Picasso’s ‘Blue Period’ is characterised by grim, sombre paintings of drunks, beggars and prostitutes in cheap cafés; these are relieved by the occasional depressing image of a mother with an unhappy child (or children). Degas and Manet had been painting absinthe-drinkers and other hopeless Parisians since the 1870s; but they did so realistically, and in full colour. The palette of Picasso’s ‘Blue Period’ is characterised by gloomy shades of blue-black and blue-green; indeed these pictures are almost monochromatic. The most original element in ‘Blue Period’ paintings is their regressive primitivism: figures are stylised and ill-proportioned to the point of clumsiness; backgrounds are vague and murky, as though Picasso couldn’t be bothered to deal with the complexities of depth and simple perspective.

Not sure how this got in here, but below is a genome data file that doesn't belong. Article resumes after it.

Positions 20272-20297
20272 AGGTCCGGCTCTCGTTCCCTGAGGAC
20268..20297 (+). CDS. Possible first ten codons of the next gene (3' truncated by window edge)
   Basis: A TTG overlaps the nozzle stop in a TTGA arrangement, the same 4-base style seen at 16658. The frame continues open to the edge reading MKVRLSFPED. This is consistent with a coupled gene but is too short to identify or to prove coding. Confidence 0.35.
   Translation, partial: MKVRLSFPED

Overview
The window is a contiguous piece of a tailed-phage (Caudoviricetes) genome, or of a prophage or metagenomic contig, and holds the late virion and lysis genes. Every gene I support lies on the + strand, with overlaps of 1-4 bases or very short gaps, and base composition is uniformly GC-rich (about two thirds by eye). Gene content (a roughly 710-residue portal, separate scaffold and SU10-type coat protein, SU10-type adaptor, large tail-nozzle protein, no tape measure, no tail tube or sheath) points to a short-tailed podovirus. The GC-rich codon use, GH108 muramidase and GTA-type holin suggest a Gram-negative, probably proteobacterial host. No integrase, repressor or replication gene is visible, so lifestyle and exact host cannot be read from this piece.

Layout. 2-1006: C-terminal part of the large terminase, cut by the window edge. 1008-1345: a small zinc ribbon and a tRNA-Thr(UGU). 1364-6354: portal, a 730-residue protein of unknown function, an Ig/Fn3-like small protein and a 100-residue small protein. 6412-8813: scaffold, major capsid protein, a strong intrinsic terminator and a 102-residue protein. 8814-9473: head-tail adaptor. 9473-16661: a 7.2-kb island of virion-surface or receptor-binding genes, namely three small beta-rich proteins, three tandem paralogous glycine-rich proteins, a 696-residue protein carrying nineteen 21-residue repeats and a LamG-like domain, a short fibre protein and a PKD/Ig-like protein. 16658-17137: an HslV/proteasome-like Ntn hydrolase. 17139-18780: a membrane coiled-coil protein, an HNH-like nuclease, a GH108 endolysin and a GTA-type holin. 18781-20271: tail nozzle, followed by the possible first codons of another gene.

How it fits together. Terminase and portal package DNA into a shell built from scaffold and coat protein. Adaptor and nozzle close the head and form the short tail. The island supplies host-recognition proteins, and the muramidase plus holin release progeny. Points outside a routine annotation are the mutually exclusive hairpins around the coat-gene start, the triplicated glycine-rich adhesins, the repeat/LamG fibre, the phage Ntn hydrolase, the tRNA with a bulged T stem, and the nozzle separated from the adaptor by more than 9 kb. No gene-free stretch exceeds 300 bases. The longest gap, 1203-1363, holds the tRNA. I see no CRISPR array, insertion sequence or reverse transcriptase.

In 1904, Picasso met Guillaume Apollinaire (1880–1918), a Surrealist poet and occasional art critic who would later be accused (in 1911) of stealing the Mona Lisa from the Louvre. Apollinaire was a useful publicist for Picasso and his friends, and was rewarded for his efforts with a series of often-insulting caricatures, few of which look very much like him (though in one cartoon from 1905 Picasso has done a good job with Apollinaire’s dog). He also introduced Picasso to Fernande Olivier (1881–1966), who became the artist’s first live-in mistress: he painted her over sixty times before dumping her in 1912.
Olivier was pretty and photogenic, but not in Picasso’s pictures: in Woman Ironing (1904; Solomon Guggenheim Museum, New York) she is represented as a dismal, bony hag. Even when Picasso wasn’t painting her as a drudge or servant he made her look weary and defeated. A 1906 gouache portrait (Prins Eugens Waldemarsudde, Sweden) is aggressively unflattering; Olivier is given a matronly neck, a petulant squint and a sour, mannish face. This looks like a preparatory sketch for Picasso’s famous 1906 oil painting of Gertrude Stein (1874–1946), who was at least twice Olivier’s weight at the time.